The Financial Conduct Authority has unveiled a range of pension-related proposals with a view to improving the quality of pension transfer advice and helping consumers obtain “better value from their pension”.
The package includes Consultation Paper 19/25, which proposes a ban on contingent charging for pension transfer advice, an update on the work the regulator has been doing on non-workplace pensions and its final policy statement – PS19/21 – for the Retirement Outcomes Review.
The FCA said the proposed ban on contingent charging, which RP covers in more detail here, was designed to protect customers from the potential conflicts of interest that arise where a financial adviser is only paid if a transfer goes ahead.
Executive director of strategy and competition Christopher Woolard said: “We have carefully considered the available evidence on the impact of banning contingent charging, including how we can maintain access to advice for those groups of consumers who would benefit from a transfer. Therefore, the proposed ban would apply unless consumers have specific circumstances that mean a transfer is likely to be in their best interests.”
Highlighting how the FCA’s supervisory work had revealed “continued problems” in the pensions transfer advice market, Woolard added: “By making changes to the way advisers are paid for transfer advice and the other changes to transfer advice we are proposing today, we want to ensure people receive suitable advice and drive down the number giving up valuable defined benefit pensions when it is not in their interests to do so.”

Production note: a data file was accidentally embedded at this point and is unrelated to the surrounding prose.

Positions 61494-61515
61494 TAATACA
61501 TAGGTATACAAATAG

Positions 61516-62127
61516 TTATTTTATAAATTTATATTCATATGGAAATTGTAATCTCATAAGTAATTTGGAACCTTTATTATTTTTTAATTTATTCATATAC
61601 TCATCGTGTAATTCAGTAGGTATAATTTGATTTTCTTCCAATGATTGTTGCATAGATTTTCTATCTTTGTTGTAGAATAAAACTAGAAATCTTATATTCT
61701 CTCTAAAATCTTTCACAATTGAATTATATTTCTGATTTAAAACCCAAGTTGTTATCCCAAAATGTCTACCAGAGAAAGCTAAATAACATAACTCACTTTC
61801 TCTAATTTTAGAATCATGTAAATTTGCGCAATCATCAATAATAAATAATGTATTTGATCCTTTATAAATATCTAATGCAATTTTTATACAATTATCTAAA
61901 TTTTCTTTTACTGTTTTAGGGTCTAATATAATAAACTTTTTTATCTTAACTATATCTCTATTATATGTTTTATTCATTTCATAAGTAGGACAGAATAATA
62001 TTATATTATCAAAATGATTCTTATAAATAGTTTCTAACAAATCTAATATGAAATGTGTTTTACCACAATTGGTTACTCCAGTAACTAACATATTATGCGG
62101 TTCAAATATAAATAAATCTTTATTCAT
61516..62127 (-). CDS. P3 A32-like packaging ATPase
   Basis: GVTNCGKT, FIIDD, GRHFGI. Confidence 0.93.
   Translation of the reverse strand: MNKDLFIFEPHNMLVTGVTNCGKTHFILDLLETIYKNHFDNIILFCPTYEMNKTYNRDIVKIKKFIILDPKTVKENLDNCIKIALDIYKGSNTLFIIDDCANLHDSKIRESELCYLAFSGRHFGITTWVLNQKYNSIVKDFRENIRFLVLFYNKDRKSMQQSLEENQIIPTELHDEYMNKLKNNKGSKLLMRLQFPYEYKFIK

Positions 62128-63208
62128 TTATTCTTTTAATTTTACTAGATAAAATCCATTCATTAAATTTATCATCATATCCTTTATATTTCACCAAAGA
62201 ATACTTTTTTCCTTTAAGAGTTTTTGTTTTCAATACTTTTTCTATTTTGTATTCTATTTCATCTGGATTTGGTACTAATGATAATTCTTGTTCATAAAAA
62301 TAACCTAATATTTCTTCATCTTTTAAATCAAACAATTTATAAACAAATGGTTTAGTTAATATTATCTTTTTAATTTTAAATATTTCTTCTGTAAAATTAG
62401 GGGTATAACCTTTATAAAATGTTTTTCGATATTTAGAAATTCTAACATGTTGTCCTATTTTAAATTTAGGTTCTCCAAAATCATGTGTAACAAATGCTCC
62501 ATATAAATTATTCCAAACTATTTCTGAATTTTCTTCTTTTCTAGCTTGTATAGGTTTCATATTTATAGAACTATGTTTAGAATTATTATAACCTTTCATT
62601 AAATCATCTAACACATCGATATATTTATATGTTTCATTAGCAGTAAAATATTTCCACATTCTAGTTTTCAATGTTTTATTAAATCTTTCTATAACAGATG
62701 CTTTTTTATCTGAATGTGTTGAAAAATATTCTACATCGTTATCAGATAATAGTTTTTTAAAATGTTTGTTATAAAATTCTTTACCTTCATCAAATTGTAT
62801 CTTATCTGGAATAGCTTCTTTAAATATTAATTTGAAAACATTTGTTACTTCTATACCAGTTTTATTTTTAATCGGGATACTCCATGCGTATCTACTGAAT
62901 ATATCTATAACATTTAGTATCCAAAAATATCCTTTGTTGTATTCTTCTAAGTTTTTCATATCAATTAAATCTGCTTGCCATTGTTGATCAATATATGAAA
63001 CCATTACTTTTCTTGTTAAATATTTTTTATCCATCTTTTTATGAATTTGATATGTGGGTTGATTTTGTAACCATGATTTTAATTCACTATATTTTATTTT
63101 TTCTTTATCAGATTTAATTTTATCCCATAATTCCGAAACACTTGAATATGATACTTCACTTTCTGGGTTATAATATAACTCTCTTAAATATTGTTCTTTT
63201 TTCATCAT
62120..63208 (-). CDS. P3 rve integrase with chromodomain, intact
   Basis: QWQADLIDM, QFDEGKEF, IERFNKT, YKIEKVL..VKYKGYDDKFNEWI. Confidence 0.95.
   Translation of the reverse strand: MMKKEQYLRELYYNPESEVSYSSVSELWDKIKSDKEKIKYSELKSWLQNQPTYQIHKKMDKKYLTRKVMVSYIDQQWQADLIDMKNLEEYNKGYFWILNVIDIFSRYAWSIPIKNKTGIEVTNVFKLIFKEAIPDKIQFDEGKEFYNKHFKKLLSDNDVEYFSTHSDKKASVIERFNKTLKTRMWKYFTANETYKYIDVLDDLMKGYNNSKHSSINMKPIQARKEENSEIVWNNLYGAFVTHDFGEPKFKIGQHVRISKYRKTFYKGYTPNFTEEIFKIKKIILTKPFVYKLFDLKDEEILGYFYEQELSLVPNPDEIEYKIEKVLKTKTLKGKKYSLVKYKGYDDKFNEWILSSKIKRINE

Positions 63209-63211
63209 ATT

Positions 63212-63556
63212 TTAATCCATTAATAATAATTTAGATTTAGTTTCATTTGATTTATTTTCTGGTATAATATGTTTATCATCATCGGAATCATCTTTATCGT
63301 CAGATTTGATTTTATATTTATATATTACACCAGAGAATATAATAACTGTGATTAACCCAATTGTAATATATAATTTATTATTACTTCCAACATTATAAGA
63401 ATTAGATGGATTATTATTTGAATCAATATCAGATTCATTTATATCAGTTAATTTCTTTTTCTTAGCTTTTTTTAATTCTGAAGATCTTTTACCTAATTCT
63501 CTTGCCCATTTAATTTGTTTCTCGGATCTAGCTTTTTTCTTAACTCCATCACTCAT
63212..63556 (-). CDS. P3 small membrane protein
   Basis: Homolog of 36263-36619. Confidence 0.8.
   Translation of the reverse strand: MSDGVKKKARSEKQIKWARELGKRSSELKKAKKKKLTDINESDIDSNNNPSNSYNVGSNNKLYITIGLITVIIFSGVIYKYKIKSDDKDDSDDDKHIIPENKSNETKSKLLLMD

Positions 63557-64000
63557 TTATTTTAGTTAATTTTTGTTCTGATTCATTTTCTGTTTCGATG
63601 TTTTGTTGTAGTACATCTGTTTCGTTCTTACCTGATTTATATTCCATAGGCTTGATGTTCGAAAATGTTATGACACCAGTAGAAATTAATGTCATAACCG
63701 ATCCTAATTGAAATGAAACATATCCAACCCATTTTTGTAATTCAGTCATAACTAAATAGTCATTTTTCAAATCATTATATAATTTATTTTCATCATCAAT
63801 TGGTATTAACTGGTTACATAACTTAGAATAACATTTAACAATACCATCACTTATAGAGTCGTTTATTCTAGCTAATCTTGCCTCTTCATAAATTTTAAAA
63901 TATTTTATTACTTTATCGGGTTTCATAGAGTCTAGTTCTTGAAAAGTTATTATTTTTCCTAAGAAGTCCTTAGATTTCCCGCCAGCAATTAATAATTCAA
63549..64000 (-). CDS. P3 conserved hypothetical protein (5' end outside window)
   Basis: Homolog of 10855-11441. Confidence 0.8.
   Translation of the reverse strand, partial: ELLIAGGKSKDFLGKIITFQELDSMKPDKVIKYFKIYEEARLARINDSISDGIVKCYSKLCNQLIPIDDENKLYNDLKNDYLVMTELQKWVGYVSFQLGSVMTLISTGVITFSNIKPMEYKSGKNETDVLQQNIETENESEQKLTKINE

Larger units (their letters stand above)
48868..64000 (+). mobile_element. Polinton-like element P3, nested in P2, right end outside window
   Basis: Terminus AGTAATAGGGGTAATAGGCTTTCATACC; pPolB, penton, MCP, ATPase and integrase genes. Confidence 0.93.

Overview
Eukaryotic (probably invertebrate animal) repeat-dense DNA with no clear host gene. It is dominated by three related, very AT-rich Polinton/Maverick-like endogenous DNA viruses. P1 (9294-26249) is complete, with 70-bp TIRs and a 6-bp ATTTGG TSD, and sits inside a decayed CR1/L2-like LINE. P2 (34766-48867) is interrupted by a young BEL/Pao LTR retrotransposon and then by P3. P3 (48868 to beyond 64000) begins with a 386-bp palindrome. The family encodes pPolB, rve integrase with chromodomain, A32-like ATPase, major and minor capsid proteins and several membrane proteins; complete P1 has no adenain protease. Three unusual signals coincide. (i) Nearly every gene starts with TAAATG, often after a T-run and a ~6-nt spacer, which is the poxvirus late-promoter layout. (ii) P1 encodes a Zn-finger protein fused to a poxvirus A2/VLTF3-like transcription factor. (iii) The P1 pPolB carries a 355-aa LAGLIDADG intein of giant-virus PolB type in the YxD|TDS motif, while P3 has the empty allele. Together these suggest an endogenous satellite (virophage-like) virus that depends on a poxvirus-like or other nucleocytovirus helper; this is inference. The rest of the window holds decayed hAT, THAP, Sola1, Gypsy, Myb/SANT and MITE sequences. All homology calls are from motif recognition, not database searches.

As well as addressing contingent charging, the FCA is consulting on other measures to change how advisers manage and deliver pension transfer advice. These include introducing abridged advice so firms can deliver low-cost advice to customers who should not transfer, improving how charges are disclosed and setting out how advisers should demonstrate customers’ understanding of the advice.
The regulator has also published a feedback statement on its Discussion Paper on effective competition in non-workplace pensions. “The FCA has found that many consumers are not engaged in pension decisions or aware of charges they are paying,” said Woolard. “Products and charges are often too complicated to compare – leading to a lack of price competition.”
In response, the FCA has outlined a package of potential measures aimed at protecting consumers, which could include requiring providers to offer one or more investment solutions, reducing charge complexity and increasing transparency, so consumers better understand the impact of charges on their savings.
The FCA is seeking feedback and is keen to explore any alternatives to its ideas with interested parties. The FCA will then consult on new rules for non-workplace pension schemes in early 2020.
The FCA has also published its final rules and guidance on the last tranche of remedies arising out of the Retirement Outcomes Review, including the introduction of investment pathways. “This is a significant intervention that will help consumers who enter drawdown to make investment decisions that meet their needs in retirement,” said Woolard.
“Together these changes should help to address the overarching harm identified in our joint pensions strategy with The Pensions Regulator – that people don’t have adequate income, or the income they expected, in retirement.”